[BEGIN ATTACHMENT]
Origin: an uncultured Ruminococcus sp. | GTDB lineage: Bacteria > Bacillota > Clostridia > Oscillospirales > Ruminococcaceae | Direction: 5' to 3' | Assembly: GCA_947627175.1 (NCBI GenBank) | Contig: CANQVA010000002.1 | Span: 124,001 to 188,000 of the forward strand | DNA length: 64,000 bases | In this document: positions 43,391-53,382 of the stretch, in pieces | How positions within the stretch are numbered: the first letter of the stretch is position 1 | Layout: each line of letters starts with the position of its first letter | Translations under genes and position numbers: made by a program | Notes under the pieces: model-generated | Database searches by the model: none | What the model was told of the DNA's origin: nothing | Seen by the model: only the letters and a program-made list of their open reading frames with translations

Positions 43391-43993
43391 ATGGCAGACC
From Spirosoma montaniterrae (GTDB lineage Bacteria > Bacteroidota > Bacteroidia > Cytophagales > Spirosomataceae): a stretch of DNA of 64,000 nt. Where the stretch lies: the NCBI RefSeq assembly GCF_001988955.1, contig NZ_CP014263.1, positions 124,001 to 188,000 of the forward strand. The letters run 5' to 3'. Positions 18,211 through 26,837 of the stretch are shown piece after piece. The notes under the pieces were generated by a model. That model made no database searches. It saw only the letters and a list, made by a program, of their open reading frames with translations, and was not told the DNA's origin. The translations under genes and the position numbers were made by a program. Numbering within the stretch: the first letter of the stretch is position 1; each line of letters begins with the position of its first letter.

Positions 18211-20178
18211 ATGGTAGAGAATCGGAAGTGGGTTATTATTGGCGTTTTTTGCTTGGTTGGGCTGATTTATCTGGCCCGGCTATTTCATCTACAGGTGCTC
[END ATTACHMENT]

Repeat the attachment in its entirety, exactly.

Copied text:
Origin: an uncultured Ruminococcus sp. | GTDB lineage: Bacteria > Bacillota > Clostridia > Oscillospirales > Ruminococcaceae | Direction: 5' to 3' | Assembly: GCA_947627175.1 (NCBI GenBank) | Contig: CANQVA010000002.1 | Span: 124,001 to 188,000 of the forward strand | DNA length: 64,000 bases | In this document: positions 43,391-53,382 of the stretch, in pieces | How positions within the stretch are numbered: the first letter of the stretch is position 1 | Layout: each line of letters starts with the position of its first letter | Translations under genes and position numbers: made by a program | Notes under the pieces: model-generated | Database searches by the model: none | What the model was told of the DNA's origin: nothing | Seen by the model: only the letters and a program-made list of their open reading frames with translations

Positions 43391-43993
43391 ATGGCAGACC
From Spirosoma montaniterrae (GTDB lineage Bacteria > Bacteroidota > Bacteroidia > Cytophagales > Spirosomataceae): a stretch of DNA of 64,000 nt. Where the stretch lies: the NCBI RefSeq assembly GCF_001988955.1, contig NZ_CP014263.1, positions 124,001 to 188,000 of the forward strand. The letters run 5' to 3'. Positions 18,211 through 26,837 of the stretch are shown piece after piece. The notes under the pieces were generated by a model. That model made no database searches. It saw only the letters and a list, made by a program, of their open reading frames with translations, and was not told the DNA's origin. The translations under genes and the position numbers were made by a program. Numbering within the stretch: the first letter of the stretch is position 1; each line of letters begins with the position of its first letter.

Positions 18211-20178
18211 ATGGTAGAGAATCGGAAGTGGGTTATTATTGGCGTTTTTTGCTTGGTTGGGCTGATTTATCTGGCCCGGCTATTTCATCTACAGGTGCTC